If an employee is proved to have rebelled against the norms, he is excluded from the group or sent out of the organization to prevent other employees from being rebellious. It is important to remember that it may not be possible to adhere to norms always as some employees who are very creative and innovative may be different by nature.
4. Group Status:
Status is a defined position or rank. Status may be given to an individual, group or institution. It is a socially accepted position given to a person by others.
Members of a group are recognized by their status, Group members are proud of the status of their group and organization.
A member can understand his role and rights through the status of his group. Status is a significant motivator.
It influences the behavioural patterns of employees. Within the organization, employees enjoy their respective status which is based on position, title, wage level, seniority, skill and education.
An employee is given status because of his personality, work experience, skill, age, education and expertise. People are known by their position or status.
For example, professors, doctors, engineers and foremen are known by their positions in society. It symbolizes their authority and responsibilities.
Status has a direct impact on group behaviour because of status congruence that is the agreement of behaviour with the status.
A professor is expected to be a role model. A doctor is expected to be caring and courteous. Group members have status congruence towards achievements of group objectives.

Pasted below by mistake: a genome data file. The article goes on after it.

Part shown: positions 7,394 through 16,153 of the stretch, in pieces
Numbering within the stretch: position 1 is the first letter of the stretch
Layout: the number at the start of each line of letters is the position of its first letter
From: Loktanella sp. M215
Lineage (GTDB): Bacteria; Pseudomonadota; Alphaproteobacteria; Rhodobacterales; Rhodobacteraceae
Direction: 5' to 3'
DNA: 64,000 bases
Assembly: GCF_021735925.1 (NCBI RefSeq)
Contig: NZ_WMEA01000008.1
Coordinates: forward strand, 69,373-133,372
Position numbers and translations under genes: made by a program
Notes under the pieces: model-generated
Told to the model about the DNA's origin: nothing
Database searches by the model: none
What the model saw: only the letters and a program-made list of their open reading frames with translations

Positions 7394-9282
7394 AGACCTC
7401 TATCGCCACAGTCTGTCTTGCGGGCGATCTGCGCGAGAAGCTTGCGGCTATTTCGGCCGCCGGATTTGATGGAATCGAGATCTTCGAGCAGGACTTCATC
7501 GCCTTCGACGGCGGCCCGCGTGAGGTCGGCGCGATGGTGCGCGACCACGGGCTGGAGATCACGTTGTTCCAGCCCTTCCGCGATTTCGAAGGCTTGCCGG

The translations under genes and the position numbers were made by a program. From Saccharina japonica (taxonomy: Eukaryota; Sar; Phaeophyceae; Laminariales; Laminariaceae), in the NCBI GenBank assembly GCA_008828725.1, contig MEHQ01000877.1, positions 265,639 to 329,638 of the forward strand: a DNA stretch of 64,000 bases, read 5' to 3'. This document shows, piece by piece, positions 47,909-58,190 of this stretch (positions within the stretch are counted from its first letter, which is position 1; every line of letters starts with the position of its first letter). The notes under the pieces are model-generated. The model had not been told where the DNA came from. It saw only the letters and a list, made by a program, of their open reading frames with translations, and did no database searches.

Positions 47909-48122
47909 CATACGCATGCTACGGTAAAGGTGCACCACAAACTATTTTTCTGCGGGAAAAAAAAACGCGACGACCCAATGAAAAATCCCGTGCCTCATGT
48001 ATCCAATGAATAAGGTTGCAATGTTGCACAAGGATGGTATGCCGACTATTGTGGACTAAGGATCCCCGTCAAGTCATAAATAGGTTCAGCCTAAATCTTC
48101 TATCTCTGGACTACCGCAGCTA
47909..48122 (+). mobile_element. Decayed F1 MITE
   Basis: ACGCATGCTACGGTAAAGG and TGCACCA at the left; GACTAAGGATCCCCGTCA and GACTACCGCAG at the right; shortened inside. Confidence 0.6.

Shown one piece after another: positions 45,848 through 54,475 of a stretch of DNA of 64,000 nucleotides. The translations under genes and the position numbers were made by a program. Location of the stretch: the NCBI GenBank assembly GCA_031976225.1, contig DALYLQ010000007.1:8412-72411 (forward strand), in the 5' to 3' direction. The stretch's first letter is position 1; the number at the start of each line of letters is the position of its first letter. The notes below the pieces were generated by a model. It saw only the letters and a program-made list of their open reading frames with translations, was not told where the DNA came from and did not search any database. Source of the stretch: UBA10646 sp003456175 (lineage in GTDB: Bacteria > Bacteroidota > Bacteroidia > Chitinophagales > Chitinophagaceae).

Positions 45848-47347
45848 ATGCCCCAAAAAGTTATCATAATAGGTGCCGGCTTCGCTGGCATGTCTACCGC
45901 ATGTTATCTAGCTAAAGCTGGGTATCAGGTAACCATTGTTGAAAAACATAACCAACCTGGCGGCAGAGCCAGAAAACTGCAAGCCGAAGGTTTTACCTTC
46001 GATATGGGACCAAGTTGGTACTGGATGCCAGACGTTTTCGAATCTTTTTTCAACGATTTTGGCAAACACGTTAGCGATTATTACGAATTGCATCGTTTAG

Status conflict is witnessed in those cases where status relations are not properly defined and their authority and responsibilities are not correctly delineated.
Type of status:
Status may be formal and informal. Formal status is given by a particular group. The manager is given an award by the company and he enjoys this awarded status throughout his career.
Status is attached to an impressive title, high pay, and preferred work style and so on. Status hierarchy, organizational views and employees’ respect are attached to formal status.
Education, experience and skill are linked with status. People accept informal status at large. Social or political leaders are examples of informal status.
Status and norms:
People of higher status are given more autonomy than people of lower status. They are given more freedom to deviate from norms than any other people of the group and are in a better position to exert pressure.
People of higher status care more about the achievement of the objectives than following norms.
Lower status people are required to follow the norms, although they are not much concerned with the objectives.
Status and equity:
Status should be equitable, as otherwise it will create disequilibrium. Inequity creates incongruence.